In order to convert the apparatus from the stored configuration shown in FIG. 2 to the operational configuration shown in FIG. 1, the latches 15 are released and the lid 13 raised to provide access to the interior of the case 10. The external speaker 23 is removed from the interior of the case 10 and by means of the dual-lock connectors disposed on the exterior surface 25 of the lid 13. The screw-on cap 29 of the 4-pin connector 28 is removed and the speaker plug 30 is plugged into the 4-pin connector 28. The screw-on cap 33 of the 8-pin connector 32 is removed. The detachable radio remote control receiver 21 is removed from the lid 13 and plugged into the 8-pin connector 32 by means of an 8-pin plug 35 which is electrically connected to the circuitry of the radio remote control receiver 21 as will be described more completely hereafter. The radio remote control transmitter is removed and retained by the user. The lid 13 is then placed in position against the seal 14 and the latch is operated to provide a complete weather resistant enclosure. The apparatus may then be placed in position by the hunter as appropriate. The hunter then retires to a distance from the apparatus. The hunter may then manually operate the radio remote control transmitter 20 so as to send signals to the remote control receiver 21. The remote control receiver 21 then transmits electrical signals to the interior circuitry of the case 10 in a manner that will be more completely described hereinafter so as to operate the cassette recorder 11. The output of the cassette recorder 11 is electrically connected to the external speaker 23 for reproduction of those sounds that have been recorded on the cassette recorder. The cassette recorder 11 may contain a tape having selected predator calls, game calls or the like. The radio remote control transmitter 20 may be used to turn the cassette recorder on and off and to adjust volume up and down.
In an alternative embodiment of the present invention, the external speaker 23 may be replaced or supplemented by an external microphone. When the cassette recorder is in the record mode the apparatus may be used to record sounds in the vicinity of the apparatus as opposed to reproducing sounds. In either embodiment, the apparatus may be operated manually as well as by means of the radio remote control receiver.
In addition, the radio remote control receiver 21 may be detached from one unit and used on another unit. It is thus possible to use a single remote control receiver in conjunction with more than one unit. This may be desirable for reasons of economy. Furthermore, the radio transmitter 20 may be programmed to activate more than one remote control receiver. The apparatus, therefore, may be used flexibly in a number of operational configurations.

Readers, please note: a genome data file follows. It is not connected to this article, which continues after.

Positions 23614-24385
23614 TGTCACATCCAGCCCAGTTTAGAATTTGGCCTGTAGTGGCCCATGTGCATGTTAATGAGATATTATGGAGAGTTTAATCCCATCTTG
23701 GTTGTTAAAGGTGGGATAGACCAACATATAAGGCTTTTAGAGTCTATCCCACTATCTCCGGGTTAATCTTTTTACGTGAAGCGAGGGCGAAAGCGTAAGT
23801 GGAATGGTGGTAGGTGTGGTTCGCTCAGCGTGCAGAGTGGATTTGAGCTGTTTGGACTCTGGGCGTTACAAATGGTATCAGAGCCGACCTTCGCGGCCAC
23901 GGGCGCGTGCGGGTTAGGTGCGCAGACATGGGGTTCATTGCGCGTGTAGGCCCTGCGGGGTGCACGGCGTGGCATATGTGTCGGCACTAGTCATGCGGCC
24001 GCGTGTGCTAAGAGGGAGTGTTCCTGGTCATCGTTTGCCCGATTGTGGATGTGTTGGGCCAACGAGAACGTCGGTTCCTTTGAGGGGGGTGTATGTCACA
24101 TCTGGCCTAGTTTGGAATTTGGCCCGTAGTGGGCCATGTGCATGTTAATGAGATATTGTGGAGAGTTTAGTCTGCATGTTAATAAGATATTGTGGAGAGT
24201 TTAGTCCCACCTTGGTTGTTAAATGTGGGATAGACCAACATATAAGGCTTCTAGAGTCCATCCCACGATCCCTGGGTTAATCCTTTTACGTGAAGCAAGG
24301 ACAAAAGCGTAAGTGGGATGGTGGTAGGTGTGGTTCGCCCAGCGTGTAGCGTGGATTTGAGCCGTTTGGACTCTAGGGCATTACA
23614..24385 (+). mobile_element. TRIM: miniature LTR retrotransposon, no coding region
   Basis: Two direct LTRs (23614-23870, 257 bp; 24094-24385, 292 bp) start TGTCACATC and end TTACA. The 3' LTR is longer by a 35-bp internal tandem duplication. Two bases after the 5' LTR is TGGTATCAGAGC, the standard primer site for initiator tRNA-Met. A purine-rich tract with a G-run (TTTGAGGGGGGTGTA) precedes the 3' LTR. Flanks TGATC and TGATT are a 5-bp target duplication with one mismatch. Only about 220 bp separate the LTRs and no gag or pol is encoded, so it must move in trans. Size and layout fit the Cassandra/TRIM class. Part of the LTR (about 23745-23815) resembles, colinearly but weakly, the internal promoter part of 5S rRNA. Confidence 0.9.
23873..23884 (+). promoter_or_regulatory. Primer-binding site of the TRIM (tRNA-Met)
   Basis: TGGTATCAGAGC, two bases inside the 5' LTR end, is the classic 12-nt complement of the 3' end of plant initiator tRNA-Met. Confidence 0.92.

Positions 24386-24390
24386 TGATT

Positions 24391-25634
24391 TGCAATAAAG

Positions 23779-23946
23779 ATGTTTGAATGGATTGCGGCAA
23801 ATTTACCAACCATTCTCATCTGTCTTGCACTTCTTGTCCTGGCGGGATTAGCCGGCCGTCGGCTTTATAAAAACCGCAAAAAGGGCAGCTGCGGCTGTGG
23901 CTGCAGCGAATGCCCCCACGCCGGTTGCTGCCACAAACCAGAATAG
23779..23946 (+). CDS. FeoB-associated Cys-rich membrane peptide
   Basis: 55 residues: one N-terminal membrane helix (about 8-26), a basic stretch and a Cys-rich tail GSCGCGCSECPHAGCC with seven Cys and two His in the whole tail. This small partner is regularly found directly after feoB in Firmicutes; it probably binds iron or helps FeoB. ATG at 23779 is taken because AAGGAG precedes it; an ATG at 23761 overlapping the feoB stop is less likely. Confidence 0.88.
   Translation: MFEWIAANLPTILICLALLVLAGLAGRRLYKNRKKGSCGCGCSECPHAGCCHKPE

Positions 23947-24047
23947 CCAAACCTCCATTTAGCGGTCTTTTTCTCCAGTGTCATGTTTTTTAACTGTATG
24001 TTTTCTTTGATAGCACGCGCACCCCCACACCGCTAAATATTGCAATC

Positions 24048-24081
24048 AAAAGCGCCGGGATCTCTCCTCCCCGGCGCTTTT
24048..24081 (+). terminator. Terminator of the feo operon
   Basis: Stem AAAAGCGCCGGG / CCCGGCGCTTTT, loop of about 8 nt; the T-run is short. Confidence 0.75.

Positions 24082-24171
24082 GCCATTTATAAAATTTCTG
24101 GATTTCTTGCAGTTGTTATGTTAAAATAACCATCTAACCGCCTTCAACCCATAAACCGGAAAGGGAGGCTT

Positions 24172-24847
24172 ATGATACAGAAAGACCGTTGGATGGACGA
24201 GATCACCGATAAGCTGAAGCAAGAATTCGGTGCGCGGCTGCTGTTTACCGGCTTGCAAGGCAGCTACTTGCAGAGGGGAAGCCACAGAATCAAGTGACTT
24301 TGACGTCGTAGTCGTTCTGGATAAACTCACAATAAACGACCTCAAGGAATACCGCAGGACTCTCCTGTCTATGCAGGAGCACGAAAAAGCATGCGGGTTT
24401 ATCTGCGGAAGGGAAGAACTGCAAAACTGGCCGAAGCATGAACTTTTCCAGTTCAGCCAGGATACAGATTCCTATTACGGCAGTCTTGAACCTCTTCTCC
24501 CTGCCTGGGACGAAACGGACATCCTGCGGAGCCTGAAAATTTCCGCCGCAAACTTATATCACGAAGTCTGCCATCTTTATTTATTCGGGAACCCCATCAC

The electronic circuitry of the present invention may be described generally with reference to FIG. 8. The radio transmitter 20 has been found to operate successfully based around a radio transmitter circuit available from Ming Engineering and Products, Inc., 17921 Rowland Street, City of Industry, Calif. 91748, known as the TX-66. The TX-66 is a 310 megahertz AM super-regenerative transmitter. The TX-66 accepts serial data sent from an encoder and transmits it to the receiver. The circuitry of the TX-66 transmitter 40 is described in FIG. 3. The encoding of the serial data transmitted to the TX-66 transmitter 40 is by means of the TX-66 interface circuitry 41 shown in FIG. 4. By manual operation of the switches, serial data is generated by HT-12E chip for transmission to the TX-66 transmitter 40. The TX-66 transmitter generates the radio signals 42 which are received by the antenna 22 of the radio remote control receiver 21. The radio remote control receiver 21 comprises a receiver circuit based on the RE-66 receiver 43 manufactured by Ming Engineering and Products, Inc. The RE-66 receiver 43 is designed to receive serial data from the TX-66 transmitter 40. The serial data received by the RE-66 receiver is decoded by the RE-66 interface 44. The detailed circuitry of the RE-66 receiver 43 is shown in FIG. 5. The RE-66 interface 44 is shown in FIGS. 6a and 6b. The serial data decoded by the RE-66 interface 44 is transmitted to the control circuitry 45 which is physically situated in the interior of the case 10. The control circuitry is shown in detail in FIGS. 7a through 7d. The serial data received by the receiver 43 is supplied to the control circuitry 45 for decoding so as to produce control signals for the cassette recorder 11. The output of the control circuitry 45 is transmitted to the cassette recorder 11 in order to control the functions of the cassette recorder. While the receiver and transmitter circuits have been described in terms of the particular circuitry available from Ming Engineering and Products, Inc., the scope of the present invention is not so limited. The prior art provides various forms of radio transmission, reception, and remote control circuitry which could be employed in the present invention as would be readily understood by one skilled in the art.
The present invention has been described with reference to certain preferred and alternative embodiments which are intended to be exemplary only and not limiting to the full scope of the present invention as embodied in the appended claims.
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|U.S. Classification||381/56, 369/29.02, 369/29.01, 381/124, 381/122, 369/7, 340/12.5, 340/4.37|
|Jan 7, 1997||AS||Assignment|
Owner name: CASTAGNO, JOE, ARKANSAS
Free format text: ASSIGNMENT OF ASSIGNORS INTEREST;ASSIGNOR:MUCKELRATH, BRUCE;REEL/FRAME:008307/0721
Effective date: 19961227
Owner name: R & L RESEARCH , LLC, ARKANSAS
Free format text: ASSIGNMENT OF ASSIGNORS INTEREST;ASSIGNORS:MUCKELRATH, BRUCE;CASTAGNO, JOE;REEL/FRAME:008307/0734
Effective date: 19961227
|Nov 30, 1999||FPAY||Fee payment|
Year of fee payment: 4
|May 30, 2000||REMI||Maintenance fee reminder mailed|
|May 26, 2004||REMI||Maintenance fee reminder mailed|
|May 12, 2008||REMI||Maintenance fee reminder mailed|
|Nov 5, 2008||LAPS||Lapse for failure to pay maintenance fees|
|Dec 23, 2008||FP||Expired due to failure to pay maintenance fee|
Effective date: 20081105